Vaccinations and Antibiotics
The UK have now started giving vulnerable people the vaccine, If you have not yet received a letter from the NHS regarding this please speak with your GP
Staying well with Sickle Cell Disease
This leaflet provides information and advice on vaccinations for patients with sickle cell disease. If you have any questions or concerns, please speak to your sickle cell doctors or specialist nurse.
Why do I need vaccinations?
The spleen is a small organ on the left side of your abdomen. It forms part of your immune system and produces cells that protect you from infections. In the majority of people with sickle cell disease, the spleen stops functioning during childhood making them more susceptible to severe infections (such as meningitis and pneumonia). For these reasons, it is strongly recommended that everyone with sickle cell disease receive certain vaccinations, to help protect you from infections.
Recommended vaccines for people with SCD
It is recommended that all patients with sickle cell disease have the vaccinations below (in addition to those recommended as part of the routine vaccination programme in the UK). Children with SCD should have all the regular childhood vaccinations recommended as per the NHS Childhood Immunisation Schedule, plus a few extras. Your health visitor will be able to inform you of the recommended routine immunisations schedule for your child.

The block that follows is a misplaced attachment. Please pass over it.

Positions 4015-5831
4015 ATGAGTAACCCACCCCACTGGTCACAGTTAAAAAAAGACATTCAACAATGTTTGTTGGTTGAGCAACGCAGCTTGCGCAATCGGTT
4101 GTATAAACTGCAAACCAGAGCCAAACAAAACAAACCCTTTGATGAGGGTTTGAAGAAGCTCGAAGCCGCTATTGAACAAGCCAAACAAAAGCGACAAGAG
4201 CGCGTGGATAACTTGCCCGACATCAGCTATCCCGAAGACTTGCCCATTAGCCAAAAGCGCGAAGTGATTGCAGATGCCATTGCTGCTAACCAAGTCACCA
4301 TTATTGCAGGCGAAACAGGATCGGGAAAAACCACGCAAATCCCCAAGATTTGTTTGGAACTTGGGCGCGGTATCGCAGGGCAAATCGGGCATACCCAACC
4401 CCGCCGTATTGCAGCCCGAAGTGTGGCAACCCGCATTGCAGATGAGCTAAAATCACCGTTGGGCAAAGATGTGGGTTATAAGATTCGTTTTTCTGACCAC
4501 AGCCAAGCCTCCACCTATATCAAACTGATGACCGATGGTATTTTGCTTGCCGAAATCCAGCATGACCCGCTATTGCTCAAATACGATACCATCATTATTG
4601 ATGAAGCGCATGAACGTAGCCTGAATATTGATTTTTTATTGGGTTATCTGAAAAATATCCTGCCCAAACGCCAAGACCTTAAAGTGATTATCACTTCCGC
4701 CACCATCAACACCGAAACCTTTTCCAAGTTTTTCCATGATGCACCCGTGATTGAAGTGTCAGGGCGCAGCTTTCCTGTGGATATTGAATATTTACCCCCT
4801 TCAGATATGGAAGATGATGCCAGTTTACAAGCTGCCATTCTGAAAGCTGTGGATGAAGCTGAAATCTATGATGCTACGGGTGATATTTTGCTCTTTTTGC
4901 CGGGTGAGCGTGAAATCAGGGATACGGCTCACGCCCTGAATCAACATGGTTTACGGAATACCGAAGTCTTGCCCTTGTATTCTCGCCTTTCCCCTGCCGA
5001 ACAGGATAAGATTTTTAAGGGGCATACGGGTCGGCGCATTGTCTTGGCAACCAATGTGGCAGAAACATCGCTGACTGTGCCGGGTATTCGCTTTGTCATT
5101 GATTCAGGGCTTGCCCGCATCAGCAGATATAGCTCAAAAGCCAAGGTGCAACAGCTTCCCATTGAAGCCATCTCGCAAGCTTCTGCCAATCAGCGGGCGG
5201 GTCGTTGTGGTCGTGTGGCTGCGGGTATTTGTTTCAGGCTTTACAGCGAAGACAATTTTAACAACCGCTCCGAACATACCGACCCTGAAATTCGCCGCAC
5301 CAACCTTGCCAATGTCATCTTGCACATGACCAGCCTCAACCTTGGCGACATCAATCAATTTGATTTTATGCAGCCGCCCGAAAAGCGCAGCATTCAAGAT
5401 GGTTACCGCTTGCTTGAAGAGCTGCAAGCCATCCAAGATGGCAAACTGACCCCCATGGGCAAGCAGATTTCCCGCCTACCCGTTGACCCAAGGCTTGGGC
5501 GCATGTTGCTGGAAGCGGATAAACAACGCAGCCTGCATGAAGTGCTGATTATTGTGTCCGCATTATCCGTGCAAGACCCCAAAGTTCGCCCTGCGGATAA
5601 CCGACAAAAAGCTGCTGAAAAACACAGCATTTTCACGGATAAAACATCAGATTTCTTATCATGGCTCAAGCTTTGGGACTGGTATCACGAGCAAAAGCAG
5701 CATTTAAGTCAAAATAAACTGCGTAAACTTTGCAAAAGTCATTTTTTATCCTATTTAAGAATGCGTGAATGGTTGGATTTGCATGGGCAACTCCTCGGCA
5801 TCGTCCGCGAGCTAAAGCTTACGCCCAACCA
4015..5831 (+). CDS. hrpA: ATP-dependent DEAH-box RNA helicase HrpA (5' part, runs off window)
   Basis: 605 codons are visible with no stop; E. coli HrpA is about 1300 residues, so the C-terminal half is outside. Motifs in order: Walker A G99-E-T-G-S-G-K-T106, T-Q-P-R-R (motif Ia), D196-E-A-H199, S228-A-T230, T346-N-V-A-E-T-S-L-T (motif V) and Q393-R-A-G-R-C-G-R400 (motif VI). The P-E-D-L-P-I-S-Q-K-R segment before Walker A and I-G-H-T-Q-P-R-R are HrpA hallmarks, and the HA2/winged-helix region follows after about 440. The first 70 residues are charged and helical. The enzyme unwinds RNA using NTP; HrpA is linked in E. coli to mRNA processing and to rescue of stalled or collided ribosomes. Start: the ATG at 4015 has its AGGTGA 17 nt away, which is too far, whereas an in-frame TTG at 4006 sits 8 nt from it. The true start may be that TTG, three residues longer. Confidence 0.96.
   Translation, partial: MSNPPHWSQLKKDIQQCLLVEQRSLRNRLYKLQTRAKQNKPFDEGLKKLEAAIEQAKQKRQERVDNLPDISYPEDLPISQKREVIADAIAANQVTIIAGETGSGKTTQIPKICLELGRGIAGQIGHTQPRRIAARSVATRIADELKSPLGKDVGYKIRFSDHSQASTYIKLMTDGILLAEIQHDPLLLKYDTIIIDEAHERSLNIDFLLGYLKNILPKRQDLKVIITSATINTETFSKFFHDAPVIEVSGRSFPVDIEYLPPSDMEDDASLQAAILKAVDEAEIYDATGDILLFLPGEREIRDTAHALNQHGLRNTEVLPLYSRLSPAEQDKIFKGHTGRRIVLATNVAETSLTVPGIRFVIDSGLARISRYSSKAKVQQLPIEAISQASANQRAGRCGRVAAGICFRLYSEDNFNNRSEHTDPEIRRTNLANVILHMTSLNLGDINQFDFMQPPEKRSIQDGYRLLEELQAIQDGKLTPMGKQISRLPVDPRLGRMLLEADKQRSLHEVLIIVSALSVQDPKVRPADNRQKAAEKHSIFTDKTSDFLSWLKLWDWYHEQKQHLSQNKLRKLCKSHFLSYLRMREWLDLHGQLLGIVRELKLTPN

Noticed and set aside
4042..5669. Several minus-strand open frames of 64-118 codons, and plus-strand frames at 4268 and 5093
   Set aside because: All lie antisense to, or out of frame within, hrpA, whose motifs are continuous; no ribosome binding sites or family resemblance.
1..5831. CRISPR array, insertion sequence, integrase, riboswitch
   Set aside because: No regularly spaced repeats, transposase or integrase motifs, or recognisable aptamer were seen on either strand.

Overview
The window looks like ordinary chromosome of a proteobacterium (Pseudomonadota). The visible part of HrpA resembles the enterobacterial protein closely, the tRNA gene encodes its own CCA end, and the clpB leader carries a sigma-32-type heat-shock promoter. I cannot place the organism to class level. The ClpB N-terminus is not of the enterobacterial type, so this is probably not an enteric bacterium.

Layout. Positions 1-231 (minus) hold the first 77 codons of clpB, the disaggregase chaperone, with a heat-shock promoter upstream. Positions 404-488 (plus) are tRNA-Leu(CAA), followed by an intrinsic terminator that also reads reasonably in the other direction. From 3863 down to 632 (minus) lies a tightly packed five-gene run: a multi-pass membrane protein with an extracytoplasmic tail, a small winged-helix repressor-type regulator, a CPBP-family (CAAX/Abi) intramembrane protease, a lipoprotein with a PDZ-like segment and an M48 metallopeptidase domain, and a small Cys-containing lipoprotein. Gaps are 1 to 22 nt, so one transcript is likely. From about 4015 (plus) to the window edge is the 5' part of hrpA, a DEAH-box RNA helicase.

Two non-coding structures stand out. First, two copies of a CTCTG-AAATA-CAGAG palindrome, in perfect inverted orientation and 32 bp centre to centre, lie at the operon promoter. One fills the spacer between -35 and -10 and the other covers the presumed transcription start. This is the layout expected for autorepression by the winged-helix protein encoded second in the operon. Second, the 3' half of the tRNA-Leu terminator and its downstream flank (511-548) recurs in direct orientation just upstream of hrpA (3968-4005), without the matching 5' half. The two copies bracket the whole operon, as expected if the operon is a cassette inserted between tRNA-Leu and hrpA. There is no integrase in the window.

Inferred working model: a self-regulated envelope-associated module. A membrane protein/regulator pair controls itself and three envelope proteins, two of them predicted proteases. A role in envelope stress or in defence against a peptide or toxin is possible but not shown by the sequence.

This can also be found on the NHS England web site at the following link:
The extra vaccinations recommended for people with SCD are:
• Influenza vaccine – given every year from 6 months of age
• Pneumococcal Conjugate Vaccine (sometimes called Prevenar) – A pneumococcal vaccine which is included in the routine vaccination schedule but two additional doses are given before & after the child’s first birthday
• Pneumococcal Polysaccharide Vaccine (sometimes called Pneumovax) – A pneumococcal vaccine given at age 2 years and then every 5 years
• Meningococcal vaccines (Meningococcal ACWY and Meningococcal B, although Men B vaccination is now included in the NHS Childhood Immunisation Schedule for children)
• Hepatitis B vaccination from 1 month of age (part of the childhood vaccination programme for children at increased risk)
Some adults and some children with SCD may not have had the vaccines mentioned in the childhood vaccination programme for reasons such as age at diagnosis and /or differences in schedules of other countries. You should discuss this with your haematologist or haematology nurse so that you can be brought up to date with any vaccinations you may have missed.
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